It seems that athletic apparel is being worn outside of the gym now more than ever. Walk into a grocery. Pick up your kids. Grab some dinner at a local restaurant. You're likely to see people sporting yoga pants, trendy running tops and athletic "accessories" everywhere you go.
"Time is of the essence," says Elizabeth Comeau. "You can squeeze in a run before picking up your kids at school and still wear what you're wearing and not look like a walking spandex uniform."
Comeau, the digital editor at Runner's World, points to a few athletic wear companies who are pushing this trend. Lululemon's Runsie (a romper for runners) was very popular when it came out in July of 2014. While some were skeptical of the untraditional running outfit (Were high school class T-shirts and old gym shorts not enough?), the Runsie also garnered praise for its ability to be worn in almost any situation, athletic or not.
Oiselle, a Seattle-based running apparel company, had a runway show at the 2014 New York Fashion Week. After a breakout year in 2013, when Oiselle was the first athletic apparel brand to have a show at the week-long fashion extravaganza, the company returned to showcase their newest lines, some of which were modeled by professional runners, such as Kara Goucher.
"We were at the Oiselle show, and they had Chevron and stripes, and while it's still bursts of bright colors, they were also paired with neutral tones," says Comeau, pointing out that last year's athletic trend seemed to be about bold neon colors. Comeau thinks that the shift away from the bright colors comes from people trying to make their athletic apparel more transitional: run, then office; gym, then lunch date.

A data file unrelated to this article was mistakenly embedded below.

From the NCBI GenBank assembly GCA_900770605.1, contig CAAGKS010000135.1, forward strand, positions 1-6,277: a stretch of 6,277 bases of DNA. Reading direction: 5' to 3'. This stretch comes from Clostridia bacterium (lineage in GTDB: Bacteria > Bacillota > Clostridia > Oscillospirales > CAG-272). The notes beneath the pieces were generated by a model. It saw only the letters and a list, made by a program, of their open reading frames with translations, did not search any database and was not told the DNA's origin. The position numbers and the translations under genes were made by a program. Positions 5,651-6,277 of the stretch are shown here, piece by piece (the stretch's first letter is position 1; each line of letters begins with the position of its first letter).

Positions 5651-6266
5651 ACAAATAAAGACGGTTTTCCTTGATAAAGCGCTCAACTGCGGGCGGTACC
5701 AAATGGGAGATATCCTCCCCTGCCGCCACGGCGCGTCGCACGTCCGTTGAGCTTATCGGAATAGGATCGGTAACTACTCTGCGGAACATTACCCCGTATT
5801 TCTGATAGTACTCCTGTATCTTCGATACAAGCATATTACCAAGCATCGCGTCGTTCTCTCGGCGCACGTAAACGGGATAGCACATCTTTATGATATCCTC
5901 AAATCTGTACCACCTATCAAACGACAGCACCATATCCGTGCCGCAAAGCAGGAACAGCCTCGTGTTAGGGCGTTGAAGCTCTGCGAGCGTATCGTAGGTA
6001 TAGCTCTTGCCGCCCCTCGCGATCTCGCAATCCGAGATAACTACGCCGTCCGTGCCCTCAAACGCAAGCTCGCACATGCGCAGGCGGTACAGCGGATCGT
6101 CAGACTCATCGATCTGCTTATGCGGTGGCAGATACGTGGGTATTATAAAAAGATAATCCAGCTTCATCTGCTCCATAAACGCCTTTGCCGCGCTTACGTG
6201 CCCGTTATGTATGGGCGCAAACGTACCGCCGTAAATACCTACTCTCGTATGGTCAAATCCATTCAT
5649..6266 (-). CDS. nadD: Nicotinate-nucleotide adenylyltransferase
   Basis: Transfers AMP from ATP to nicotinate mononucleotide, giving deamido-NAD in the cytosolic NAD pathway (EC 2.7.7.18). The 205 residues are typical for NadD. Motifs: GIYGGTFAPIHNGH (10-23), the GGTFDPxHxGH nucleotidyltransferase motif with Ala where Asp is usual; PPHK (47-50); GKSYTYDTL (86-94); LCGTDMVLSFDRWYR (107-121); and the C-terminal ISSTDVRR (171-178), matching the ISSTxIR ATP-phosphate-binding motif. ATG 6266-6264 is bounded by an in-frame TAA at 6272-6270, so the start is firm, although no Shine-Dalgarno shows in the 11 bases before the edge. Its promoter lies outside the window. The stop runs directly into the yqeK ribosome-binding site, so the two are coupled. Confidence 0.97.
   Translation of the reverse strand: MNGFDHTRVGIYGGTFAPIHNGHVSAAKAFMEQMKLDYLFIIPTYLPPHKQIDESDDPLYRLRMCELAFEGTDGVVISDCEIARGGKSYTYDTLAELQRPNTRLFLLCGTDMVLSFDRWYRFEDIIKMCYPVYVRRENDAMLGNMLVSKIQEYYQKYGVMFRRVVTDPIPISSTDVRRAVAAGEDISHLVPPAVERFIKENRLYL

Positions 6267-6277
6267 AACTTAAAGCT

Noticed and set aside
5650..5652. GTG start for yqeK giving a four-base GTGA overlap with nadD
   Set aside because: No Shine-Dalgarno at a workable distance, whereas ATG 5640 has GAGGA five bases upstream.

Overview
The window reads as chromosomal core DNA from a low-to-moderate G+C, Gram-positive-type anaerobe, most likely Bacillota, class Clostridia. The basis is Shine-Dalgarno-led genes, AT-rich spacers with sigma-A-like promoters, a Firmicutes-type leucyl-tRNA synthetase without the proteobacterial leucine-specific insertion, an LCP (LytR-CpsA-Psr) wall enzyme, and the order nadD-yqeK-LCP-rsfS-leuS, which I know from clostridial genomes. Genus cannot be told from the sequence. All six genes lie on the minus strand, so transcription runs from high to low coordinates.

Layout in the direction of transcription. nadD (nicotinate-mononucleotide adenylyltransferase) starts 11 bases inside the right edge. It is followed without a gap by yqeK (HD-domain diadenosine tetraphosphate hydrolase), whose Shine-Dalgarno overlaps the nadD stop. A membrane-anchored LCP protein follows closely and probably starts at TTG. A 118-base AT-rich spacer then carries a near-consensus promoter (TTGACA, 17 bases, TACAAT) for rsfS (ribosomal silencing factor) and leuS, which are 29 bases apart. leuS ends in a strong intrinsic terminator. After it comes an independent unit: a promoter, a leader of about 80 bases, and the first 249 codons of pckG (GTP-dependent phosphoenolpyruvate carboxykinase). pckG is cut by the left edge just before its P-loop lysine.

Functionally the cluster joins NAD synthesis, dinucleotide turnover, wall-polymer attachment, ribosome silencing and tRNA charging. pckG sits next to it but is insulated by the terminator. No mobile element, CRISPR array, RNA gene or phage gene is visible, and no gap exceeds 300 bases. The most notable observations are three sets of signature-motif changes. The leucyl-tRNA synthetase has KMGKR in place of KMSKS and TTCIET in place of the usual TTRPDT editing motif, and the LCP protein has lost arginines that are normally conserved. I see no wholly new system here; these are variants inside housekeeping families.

People are also looking for comfort in the clothes they wear the most. While jeans have long been a staple in American closets, sales of jeans in the U.S. fell 6 percent during the past year, according to market-research firm NPD Group. On the other hand, sales of yoga pants and other active wear climbed 7 percent. Lax office dress codes, working from home and wanting to look like we're all going to the gym combine to shift our standards for attire.
But being comfortable isn't coming at the price of being trendy. "I think everybody is stepping up their game and realizing that it's a lot more than pretty colored sports bras, and it is about functionality of the piece, as well as the form and the fashion," says Comeau.
Athleta, owned by Gap, is billed as "the ultimate performance apparel for women," and some say they are making a run at giant Lululemon. Athleta was also at the 2014 New York Fashion Week and focused on the "all-day dressing" products, a concept that women can wear versatile pieces that aren't overtly workout apparel or overtly fashion-forward.
And let's not forget the men. While their athletic apparel style has been pretty steady over the years, there's always room for improvement. Tracksmith, a New England company, recently popped onto the running stage. Think New England classic preppy 1970s Harvard crew kind of style, Comeau says. With a lineup of only classic running singlets and shorts with the company's rabbit logo where the Nike swoosh would go, it's hard to tell whether this is more than a phase.
Bottom line: You're not alone when you want to wear your yoga pants and Chevron-patterned sweat-wicking top out and about. The trends don't lie.